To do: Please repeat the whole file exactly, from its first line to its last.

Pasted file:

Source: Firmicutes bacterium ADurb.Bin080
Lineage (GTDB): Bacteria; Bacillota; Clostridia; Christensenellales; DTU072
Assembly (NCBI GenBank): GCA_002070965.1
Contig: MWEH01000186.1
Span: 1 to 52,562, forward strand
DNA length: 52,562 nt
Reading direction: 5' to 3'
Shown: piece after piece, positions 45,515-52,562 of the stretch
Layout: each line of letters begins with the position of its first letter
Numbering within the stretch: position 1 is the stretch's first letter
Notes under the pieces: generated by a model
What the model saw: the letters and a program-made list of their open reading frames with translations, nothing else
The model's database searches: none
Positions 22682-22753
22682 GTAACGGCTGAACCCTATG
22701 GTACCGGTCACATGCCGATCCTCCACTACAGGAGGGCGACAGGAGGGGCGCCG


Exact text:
Source: Firmicutes bacterium ADurb.Bin080
Lineage (GTDB): Bacteria; Bacillota; Clostridia; Christensenellales; DTU072
Assembly (NCBI GenBank): GCA_002070965.1
Contig: MWEH01000186.1
Span: 1 to 52,562, forward strand
DNA length: 52,562 nt
Reading direction: 5' to 3'
Shown: piece after piece, positions 45,515-52,562 of the stretch
Layout: each line of letters begins with the position of its first letter
Numbering within the stretch: position 1 is the stretch's first letter
Notes under the pieces: generated by a model
What the model saw: the letters and a program-made list of their open reading frames with translations, nothing else
The model's database searches: none
Positions 22682-22753
22682 GTAACGGCTGAACCCTATG
22701 GTACCGGTCACATGCCGATCCTCCACTACAGGAGGGCGACAGGAGGGGCGCCG